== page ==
Randy Crowder signed a two-year contract yesterday with the Tampa Bay buccaneers for more money than he had earned with the Miami Dolphins and Don Reese's agent said 10 clubs are interested in signing him.
Crowder and Reese served a year in the Dade County stockade in Florida for selling cocaine to an undercover agent, were released a week ago, and on Friday Pete Rozelle, pro football commissioner, announced an arrangement for the 26-year-old defensive linemen to return to football.
It specified that if they were signed, $5,000 of their salaries must be donated to a drug rehabilitation program in Florida.
It was also provided that once they completed a full season as active players, the clubs that signed them would give up a No. 3 draft choice for each to the Dolphins.
Anthony De Cello, Pittsburgh attorney who represented Crowder, quoted the former Penn State player as saying. "I am extremely happy that Tampa Bay gave me a second chance in life. I will not disappoint Tampa Bay, the fans or Commissioner Rozelle."
De Cello said five other National Football League clubs had made inquiries about signing Crowder.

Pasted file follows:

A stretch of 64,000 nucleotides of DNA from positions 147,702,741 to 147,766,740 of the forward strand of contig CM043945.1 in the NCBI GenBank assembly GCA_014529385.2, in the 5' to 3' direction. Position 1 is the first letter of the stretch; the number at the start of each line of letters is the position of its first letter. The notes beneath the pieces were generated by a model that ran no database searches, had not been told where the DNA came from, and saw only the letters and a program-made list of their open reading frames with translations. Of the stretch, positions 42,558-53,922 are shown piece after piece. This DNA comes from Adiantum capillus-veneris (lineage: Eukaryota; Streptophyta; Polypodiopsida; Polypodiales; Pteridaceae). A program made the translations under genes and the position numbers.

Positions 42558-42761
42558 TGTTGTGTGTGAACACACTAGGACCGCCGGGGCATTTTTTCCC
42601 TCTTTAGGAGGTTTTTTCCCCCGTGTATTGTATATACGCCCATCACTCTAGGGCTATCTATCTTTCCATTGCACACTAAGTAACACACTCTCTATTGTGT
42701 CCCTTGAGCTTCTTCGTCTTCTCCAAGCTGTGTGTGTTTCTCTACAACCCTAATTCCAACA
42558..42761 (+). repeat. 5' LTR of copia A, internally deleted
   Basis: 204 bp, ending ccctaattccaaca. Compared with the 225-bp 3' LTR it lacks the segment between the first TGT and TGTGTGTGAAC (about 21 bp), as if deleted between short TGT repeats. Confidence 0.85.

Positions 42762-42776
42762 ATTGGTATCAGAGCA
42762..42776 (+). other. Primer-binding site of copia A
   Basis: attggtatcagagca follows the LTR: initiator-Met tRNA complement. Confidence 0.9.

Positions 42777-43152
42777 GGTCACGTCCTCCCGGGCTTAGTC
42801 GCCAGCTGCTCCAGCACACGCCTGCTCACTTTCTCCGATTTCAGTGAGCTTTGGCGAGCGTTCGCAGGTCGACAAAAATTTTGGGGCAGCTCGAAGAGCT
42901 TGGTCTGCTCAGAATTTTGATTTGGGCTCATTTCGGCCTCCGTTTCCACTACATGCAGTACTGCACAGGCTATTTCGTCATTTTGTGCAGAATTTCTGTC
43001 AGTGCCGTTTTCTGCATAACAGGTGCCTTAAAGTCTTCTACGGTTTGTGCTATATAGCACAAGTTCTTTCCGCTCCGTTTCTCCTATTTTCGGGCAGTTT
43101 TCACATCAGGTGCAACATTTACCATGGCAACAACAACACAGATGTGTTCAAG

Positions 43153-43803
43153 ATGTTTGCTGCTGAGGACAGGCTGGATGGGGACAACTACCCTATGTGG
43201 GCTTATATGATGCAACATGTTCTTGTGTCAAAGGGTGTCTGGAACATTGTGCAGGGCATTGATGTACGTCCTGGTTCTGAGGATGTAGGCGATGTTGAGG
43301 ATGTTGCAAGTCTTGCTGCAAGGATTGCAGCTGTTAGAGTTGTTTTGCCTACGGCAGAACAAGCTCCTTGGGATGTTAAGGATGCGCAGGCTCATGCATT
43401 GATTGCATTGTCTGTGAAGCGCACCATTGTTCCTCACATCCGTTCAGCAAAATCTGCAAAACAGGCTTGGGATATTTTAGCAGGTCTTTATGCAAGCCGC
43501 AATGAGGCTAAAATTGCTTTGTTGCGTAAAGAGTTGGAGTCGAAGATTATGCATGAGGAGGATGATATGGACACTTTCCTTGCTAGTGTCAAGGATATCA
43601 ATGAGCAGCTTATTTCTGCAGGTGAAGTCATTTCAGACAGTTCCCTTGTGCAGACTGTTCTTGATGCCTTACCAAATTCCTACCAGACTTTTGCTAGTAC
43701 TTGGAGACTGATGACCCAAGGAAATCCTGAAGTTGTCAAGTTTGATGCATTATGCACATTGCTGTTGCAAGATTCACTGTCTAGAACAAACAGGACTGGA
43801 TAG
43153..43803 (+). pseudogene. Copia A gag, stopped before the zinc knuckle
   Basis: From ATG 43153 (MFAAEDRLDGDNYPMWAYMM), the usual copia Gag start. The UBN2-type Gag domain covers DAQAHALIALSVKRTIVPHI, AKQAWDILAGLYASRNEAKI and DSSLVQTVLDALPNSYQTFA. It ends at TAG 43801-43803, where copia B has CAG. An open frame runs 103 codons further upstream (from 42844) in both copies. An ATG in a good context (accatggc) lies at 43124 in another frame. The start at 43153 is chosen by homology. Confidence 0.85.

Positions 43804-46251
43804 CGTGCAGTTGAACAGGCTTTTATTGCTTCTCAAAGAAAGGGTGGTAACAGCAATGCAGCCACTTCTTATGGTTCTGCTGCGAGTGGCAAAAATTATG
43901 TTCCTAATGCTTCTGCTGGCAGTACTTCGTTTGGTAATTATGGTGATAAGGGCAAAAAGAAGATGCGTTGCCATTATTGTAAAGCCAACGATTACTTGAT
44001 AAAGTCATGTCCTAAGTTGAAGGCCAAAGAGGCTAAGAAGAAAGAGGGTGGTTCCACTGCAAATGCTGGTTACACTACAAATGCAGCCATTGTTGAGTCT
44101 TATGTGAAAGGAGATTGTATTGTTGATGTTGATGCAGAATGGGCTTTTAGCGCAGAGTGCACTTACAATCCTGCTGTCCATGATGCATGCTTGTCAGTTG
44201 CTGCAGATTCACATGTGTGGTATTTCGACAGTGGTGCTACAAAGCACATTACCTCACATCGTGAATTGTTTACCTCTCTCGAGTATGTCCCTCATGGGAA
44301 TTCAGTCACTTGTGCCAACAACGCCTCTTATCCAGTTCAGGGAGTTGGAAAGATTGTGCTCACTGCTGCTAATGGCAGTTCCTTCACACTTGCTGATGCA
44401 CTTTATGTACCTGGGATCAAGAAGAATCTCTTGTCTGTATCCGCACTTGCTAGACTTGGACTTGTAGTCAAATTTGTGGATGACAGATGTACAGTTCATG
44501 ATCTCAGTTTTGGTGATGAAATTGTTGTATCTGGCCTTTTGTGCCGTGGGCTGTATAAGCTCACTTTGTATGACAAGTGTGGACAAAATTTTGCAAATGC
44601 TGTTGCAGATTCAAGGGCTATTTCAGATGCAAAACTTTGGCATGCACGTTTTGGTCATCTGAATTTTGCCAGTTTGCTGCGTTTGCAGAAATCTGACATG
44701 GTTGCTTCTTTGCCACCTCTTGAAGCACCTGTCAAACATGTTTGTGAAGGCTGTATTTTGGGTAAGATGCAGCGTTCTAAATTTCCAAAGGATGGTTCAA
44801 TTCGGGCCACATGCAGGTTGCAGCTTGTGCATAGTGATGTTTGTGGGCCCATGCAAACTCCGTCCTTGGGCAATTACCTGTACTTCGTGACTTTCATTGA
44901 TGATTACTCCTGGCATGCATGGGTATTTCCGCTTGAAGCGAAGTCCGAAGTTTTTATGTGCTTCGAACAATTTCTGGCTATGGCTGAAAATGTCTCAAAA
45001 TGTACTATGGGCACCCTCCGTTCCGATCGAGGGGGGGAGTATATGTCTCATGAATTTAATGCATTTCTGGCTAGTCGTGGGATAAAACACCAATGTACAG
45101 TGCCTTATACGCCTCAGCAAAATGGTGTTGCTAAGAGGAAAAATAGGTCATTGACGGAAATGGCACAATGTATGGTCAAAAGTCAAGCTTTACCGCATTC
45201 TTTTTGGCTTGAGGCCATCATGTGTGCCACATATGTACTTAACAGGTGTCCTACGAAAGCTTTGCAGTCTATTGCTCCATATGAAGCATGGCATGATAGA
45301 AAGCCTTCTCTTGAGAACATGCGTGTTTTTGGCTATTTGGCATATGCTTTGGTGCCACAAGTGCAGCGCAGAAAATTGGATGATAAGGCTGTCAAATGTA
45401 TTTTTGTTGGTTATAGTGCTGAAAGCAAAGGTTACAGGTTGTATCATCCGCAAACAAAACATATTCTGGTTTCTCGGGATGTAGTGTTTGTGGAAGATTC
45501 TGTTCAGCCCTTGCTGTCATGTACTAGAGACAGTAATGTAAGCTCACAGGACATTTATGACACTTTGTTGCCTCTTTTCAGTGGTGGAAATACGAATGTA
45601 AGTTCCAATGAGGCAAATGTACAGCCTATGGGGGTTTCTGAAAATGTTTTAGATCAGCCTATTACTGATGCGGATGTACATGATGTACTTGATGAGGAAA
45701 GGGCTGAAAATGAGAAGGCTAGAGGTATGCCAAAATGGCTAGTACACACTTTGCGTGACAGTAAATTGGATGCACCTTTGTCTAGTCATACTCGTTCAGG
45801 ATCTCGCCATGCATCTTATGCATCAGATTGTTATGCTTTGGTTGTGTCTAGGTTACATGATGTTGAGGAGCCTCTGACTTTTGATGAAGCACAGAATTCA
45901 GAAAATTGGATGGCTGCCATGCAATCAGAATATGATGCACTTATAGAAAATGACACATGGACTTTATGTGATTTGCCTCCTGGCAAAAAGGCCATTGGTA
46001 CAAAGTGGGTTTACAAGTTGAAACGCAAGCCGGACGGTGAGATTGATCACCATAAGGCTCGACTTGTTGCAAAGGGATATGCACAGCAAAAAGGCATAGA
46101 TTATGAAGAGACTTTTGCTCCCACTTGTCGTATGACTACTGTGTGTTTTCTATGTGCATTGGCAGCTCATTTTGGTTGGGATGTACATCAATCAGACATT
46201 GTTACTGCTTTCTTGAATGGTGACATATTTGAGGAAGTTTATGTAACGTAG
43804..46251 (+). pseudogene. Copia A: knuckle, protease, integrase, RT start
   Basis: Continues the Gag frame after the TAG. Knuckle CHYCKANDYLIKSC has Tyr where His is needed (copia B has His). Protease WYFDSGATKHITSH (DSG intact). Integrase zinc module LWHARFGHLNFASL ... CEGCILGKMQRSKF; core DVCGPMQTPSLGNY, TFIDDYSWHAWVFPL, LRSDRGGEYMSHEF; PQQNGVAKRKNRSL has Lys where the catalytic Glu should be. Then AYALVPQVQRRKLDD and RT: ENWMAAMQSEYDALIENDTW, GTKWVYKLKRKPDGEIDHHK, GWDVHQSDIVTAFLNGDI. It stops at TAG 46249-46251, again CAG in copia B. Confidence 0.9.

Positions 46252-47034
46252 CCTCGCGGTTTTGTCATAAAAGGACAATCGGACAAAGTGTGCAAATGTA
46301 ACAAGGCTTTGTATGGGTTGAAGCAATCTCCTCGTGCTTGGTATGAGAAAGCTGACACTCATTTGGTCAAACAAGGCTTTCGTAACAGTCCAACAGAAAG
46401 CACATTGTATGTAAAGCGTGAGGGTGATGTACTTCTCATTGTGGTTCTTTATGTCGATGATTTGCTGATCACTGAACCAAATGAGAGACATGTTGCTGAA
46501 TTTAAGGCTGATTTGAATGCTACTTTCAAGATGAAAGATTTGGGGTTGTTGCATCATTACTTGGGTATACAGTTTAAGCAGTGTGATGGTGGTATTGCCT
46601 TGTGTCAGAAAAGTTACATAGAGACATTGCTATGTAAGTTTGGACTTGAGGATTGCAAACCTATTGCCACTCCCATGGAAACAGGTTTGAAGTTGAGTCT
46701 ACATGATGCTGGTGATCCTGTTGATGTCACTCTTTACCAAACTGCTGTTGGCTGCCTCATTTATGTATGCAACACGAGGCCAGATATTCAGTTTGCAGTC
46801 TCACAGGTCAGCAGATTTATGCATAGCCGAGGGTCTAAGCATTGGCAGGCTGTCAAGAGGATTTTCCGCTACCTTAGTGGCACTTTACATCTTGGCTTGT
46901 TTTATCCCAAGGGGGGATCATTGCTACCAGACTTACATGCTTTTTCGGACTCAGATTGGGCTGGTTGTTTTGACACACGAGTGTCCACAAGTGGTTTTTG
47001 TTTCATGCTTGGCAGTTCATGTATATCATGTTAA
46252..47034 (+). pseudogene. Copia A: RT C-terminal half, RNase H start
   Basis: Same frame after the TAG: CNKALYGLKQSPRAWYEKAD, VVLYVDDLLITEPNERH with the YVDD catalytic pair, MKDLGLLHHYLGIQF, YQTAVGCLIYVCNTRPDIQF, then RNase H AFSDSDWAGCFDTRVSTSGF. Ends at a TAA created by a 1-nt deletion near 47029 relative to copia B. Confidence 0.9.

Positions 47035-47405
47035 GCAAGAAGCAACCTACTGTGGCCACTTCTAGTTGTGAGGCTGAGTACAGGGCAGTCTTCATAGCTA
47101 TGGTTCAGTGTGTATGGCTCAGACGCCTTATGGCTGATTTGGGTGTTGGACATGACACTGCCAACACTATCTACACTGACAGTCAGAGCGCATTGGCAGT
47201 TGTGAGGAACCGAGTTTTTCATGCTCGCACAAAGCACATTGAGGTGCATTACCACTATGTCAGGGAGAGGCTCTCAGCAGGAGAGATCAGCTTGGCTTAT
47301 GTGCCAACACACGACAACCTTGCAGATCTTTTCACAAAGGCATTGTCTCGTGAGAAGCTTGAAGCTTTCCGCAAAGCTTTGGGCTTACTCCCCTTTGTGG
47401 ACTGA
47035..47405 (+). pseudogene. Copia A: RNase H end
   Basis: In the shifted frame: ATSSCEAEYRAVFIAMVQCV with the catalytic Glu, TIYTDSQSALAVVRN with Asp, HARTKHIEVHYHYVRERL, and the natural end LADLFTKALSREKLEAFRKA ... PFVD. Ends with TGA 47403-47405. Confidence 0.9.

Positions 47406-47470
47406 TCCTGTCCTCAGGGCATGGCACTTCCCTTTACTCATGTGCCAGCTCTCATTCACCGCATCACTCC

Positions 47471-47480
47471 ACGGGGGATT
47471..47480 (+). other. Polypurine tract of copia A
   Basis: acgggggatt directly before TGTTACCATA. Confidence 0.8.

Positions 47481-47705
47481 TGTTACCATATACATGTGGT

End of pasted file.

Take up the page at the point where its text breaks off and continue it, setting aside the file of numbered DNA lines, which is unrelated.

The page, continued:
"We knew Tampa Bay was serious about Randy because they released Ernie Holmes (former Pittsburgh Steelers defensive tackle). Randy practiced with the Dolphins Monday," De Cello said. He disclosed the length of the contract and said it called for more than the Dolphins has paid the three-year veteran.
Peter Huthwaite of Sports Stars International Inc., which represents Reese, said he was not surprised that 10 clubs were interested in signing the former Jackson State College player.
"He was a No. 1 draft choice by the Dolphins," Huthwaite said. "A lot of teams would like to have Don working for them. He is in Florida waiting to hear someone has signed him."
The Dolphins have suffered injuries to defensive linemen Bob Baumhower and A. J. Duhe, who replaced Crowder and Reese last year.
The Dolphins suspended Crowder and Reese when they were arrested and charged, but they filed a grievance with the NFL Players Association.
At a hearing of the player-club relations committee, it was determined that they could not be suspended until the court in Florida acted on the drug charges. When it did, the Dolphins put the players on waivers and they were not claimed.